large image

Trusted Reviews is supported by its audience. If you purchase through links on our site, we may earn a commission. Learn more.

Asus Fonepad Review



rating-star rating-star rating-star rating-star rating-star


  • Fab value
  • Flexible, with 3G and memory expansion
  • Highly portable


  • Sluggish GPU
  • So-so screen
  • Performance just OK

Key Specifications

  • Review Price: £179.99
  • 7-inch 1,280 x 800 pixel IPS screen
  • 16GB internal memory
  • Android 4.1 Jelly Bean OS
  • microSD slot
  • 3G, phone calling

What is the Asus Fonepad?

Can a name alone trip up a gadget? The Asus Fonepad sounds silly. Who wants a 7-inch phone, right? The truth is quite different. The Asus Fonepad is roughly based on the Google Nexus 7 tablet, but tweaks the winning formula by adding a memory card slot and including 3G as standard. What’s not to like? Very little apart from the unremarkable screen. And that is largely excused by the attractive £180 price.

Asus Fonepad – Design and Specs

The Asus Fonepad is a 7-inch screen tablet running the Android OS. Its dimensions and weight are similar to those of the Google Nexus 7, one of our favourite Android tablets of last year.

The similarity is no surprise because Asus produced the Nexus 7 tablet for Google. The Fonepad is its own stab at the design, and despite adding 3G connectivity as standard, it costs £10 less than best price for the 32GB Nexus 7, at £179.99.

At 340g and 10.4mm thick, the Asus Fonepad isn’t desperately slim or light for its size, and the generous screen bezel has a whiff of ‘last-gen tablet’ about it. However, a solid bezel gives your thumb a place to rest without touching the capacitive touchscreen, it’s light enough to hold one-handed and aluminium rear gives the phone a cool, hard feel that plastic can’t provide. Asus Fonepad 3

There’s just one bit of the Fonepad’s rear that isn’t covered in aluminium. Up at the top sits a strip of darker plastic. It is removable, and hides the 3G SIM card slot and the microSD memory card slot. It’s the memory card slot that means we’re not too bothered that the Fonepad has only 16GB of storage where the Nexus 7 offers either 16GB or 32GB.

So far we’ve covered three things you don’t get with the similarly-priced version of the Google Nexus 7 – 3G, expandable memory and a metal (rather than plastic) rear.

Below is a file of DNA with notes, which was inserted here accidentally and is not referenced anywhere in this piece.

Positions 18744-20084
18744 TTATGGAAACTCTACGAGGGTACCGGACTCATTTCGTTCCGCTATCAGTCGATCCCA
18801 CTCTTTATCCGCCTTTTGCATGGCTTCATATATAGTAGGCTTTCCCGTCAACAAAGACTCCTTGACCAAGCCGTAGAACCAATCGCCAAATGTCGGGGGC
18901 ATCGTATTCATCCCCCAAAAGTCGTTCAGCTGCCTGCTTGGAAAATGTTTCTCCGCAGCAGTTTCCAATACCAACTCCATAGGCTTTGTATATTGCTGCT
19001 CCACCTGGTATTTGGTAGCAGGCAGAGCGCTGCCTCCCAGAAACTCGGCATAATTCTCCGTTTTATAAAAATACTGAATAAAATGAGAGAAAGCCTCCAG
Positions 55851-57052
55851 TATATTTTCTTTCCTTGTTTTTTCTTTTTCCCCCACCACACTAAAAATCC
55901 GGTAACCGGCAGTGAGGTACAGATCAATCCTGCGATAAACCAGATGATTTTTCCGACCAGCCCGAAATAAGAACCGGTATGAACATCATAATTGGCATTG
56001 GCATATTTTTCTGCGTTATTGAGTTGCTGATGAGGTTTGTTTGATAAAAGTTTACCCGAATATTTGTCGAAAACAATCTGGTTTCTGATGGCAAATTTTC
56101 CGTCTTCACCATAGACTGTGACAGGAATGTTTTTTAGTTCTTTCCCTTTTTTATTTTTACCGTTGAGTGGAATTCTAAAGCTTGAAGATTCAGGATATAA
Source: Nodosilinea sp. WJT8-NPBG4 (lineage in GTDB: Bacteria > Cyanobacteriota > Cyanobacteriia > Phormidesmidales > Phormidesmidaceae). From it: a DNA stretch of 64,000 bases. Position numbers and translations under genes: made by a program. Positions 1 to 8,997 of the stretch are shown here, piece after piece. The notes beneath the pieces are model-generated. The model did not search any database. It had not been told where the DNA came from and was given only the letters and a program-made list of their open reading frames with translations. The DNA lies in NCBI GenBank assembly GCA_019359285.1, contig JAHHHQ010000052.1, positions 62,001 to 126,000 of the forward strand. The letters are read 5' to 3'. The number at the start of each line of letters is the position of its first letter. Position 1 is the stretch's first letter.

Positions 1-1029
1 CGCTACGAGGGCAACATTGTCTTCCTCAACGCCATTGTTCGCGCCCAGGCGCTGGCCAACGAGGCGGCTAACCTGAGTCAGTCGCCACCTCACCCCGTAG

Other than these extras, the two tablets have similar connections. The main one is a microUSB port on the bottom edge, sitting next to the headphone jack. You get Android staples GPS, Wi-Fi, and Bluetooth, but there’s no NFC and no dedicated video output.
Asus Fonepad 13

Asus Fonepad – Screen

A lack of NFC may be seen as a bit behind-the-times, as it’s continually being incorporated into more and more super-portable devices. The Asus Fonepad’s screen is also not quite cutting edge.

Its display is near-identical to that of the Nexus 7 – it may even use exactly the same core panel. It is seven inches across and has a resolution of 1,280 x 800. Asus Fonepad 25

Viewing angles are good thanks to the IPS tech used in the screen – the same screen technology used in iPhone and iPads – but otherwise this is a distinctly low-mid level display. Colour reproduction and contrast are fine but well below what you’ll find in a pricier tablet and the screen surface is highly reflective.

That the display layer is recessed a little behind the top-most screen layer also reduces the immediacy of the Fonepad’s display. It lacks the pop of the iPad mini screen, although it is slightly sharper than Apple’s small tablet with 215 pixels per inch against the iPad’s 162.Asus Fonepad 20

Low-cost tablets released later this year are likely to provide higher resolutions and superior image ‘pop’. However, you can tweak this with the Asus Splendid app, which lets you alter colour saturation and tone.

We test every mobile phone we review thoroughly. We use industry standard tests to compare features properly and we use the phone as our main device over the review period. We’ll always tell you what we find and we never, ever, accept money to review a product.

Find out more about how we test in our ethics policy.

Used as our main phone for the review period

Reviewed using respected industry benchmarks and real world testing

Always has a SIM card installed

Tested with phone calls, games and popular apps

Why trust our journalism?

Founded in 2004, Trusted Reviews exists to give our readers thorough, unbiased and independent advice on what to buy.

Today, we have millions of users a month from around the world, and assess more than 1,000 products a year.

author icon

Editorial independence

Editorial independence means being able to give an unbiased verdict about a product or company, with the avoidance of conflicts of interest. To ensure this is possible, every member of the editorial staff follows a clear code of conduct.

author icon

Professional conduct

We also expect our journalists to follow clear ethical standards in their work. Our staff members must strive for honesty and accuracy in everything they do. We follow the IPSO Editors’ code of practice to underpin these standards.